Last week, the Bureau of Land Management held its final hearings on the proposed rule to curtail methane waste. This rule would limit venting, flaring, and leaks of methane (the primary component of natural gas) during oil and gas development on public and tribal lands. The message they heard was clear and overwhelming: it’s time to take action about natural gas waste on public lands.
Folks from across the West and from all walks of life—farmers, ranchers, veterans, sportsmen, and sportswomen—said this rule is not only welcomed, but long overdue. Speakers who supported the BLM rule outnumbered opponents at each stop. Here’s how:
New Mexico: Supporters speaking in favor of the rule outnumbered the opposition by 2-1; even though oil and gas companies paid to bus their workers to the hearing, paid their wages for the day, and even paid for their lunches.
Oklahoma: Even in Big Oil’s backyard, opponents to the rule were outnumbered by 3-1. Although a smaller crowd attended, the message was still clear – the American public in and around Oklahoma City supports the BLM’s efforts to be fiscally and socially responsible when it comes to methane waste on public lands.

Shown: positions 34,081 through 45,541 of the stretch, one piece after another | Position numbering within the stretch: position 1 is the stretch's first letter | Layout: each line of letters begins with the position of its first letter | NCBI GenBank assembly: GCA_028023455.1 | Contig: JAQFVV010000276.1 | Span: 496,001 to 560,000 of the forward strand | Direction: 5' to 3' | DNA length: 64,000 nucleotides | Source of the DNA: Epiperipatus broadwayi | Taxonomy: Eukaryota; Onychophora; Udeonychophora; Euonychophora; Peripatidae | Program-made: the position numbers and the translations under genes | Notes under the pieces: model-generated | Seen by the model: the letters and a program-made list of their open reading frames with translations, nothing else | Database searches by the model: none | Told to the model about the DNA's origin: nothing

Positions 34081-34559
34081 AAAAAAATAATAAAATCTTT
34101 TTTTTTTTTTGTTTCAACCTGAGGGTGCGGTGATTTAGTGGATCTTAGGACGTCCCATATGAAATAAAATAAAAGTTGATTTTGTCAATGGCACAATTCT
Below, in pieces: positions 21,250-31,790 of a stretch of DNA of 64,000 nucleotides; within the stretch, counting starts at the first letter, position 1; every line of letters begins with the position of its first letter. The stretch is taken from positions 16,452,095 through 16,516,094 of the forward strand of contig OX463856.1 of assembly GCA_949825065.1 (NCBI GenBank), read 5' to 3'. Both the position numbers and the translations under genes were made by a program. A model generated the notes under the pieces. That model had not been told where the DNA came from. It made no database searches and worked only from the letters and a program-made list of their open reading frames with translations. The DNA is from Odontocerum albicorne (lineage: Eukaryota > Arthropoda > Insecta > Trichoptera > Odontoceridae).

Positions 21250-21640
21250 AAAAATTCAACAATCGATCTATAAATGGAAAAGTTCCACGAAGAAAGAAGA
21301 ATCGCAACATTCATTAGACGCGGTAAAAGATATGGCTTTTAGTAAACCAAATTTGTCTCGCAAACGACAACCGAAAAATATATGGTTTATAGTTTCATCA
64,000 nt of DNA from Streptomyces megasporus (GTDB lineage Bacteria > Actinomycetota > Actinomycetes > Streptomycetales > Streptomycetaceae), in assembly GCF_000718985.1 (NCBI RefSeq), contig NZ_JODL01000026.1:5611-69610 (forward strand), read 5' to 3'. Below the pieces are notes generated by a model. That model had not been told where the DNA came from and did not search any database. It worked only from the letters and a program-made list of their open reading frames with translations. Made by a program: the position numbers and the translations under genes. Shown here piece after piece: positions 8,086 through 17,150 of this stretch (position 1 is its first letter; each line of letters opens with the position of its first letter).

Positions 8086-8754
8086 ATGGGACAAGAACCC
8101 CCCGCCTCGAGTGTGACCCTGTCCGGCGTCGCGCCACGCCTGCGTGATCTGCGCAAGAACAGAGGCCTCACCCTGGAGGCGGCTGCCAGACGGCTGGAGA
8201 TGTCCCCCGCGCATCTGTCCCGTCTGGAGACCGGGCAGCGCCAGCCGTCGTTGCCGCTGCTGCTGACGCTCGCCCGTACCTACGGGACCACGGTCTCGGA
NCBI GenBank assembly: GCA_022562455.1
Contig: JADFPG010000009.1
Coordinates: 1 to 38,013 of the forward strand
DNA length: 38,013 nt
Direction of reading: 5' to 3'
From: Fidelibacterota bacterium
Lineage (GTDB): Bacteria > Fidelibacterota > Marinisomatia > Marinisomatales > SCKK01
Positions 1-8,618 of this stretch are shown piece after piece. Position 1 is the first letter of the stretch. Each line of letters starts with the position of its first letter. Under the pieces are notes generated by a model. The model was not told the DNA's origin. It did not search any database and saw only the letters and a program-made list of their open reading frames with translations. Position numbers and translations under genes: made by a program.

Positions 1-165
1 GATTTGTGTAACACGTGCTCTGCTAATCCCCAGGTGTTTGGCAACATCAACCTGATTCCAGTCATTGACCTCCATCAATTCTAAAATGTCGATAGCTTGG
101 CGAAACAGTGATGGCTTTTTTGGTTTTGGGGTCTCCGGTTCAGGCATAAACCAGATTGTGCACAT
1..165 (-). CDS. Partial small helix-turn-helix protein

Colorado: Support for the rule clocked in at 6-1. In 2014, Colorado enacted state rules limiting methane venting and flaring from oil and gas production, and not without cries from industry. Interestingly, these rules created an entirely new industry focusing on capturing methane waste, which has created jobs and has contributed to Colorado’s strong economic outlook for the oil and gas sector despite falling oil prices and additional regulations— putting to bed many of industry’s arguments.
North Dakota: BLM’s last hearing was held in Dickinson, North Dakota: ground zero for the Bakken oil boom. Supporters of the rule outnumbered industry voices by 4-1. And this hearing hit close to home for many people. Native Americans, farmers, ranchers, and mineral lease holders spoke to the direct impacts of methane waste. Members of the Fort Berthold community showed images of grass fires that started from flaring sites, told of high rates of asthma and cancers in the community, and recounted the story of a local Native woman who froze to death in her home because she could not afford heat – while well sites nearby burned off “excess” natural gas.
At each hearing, spanning four different states across the West, Americans of all races, creeds, vocations, locations, and ages spoke – now it’s time for the BLM to listen.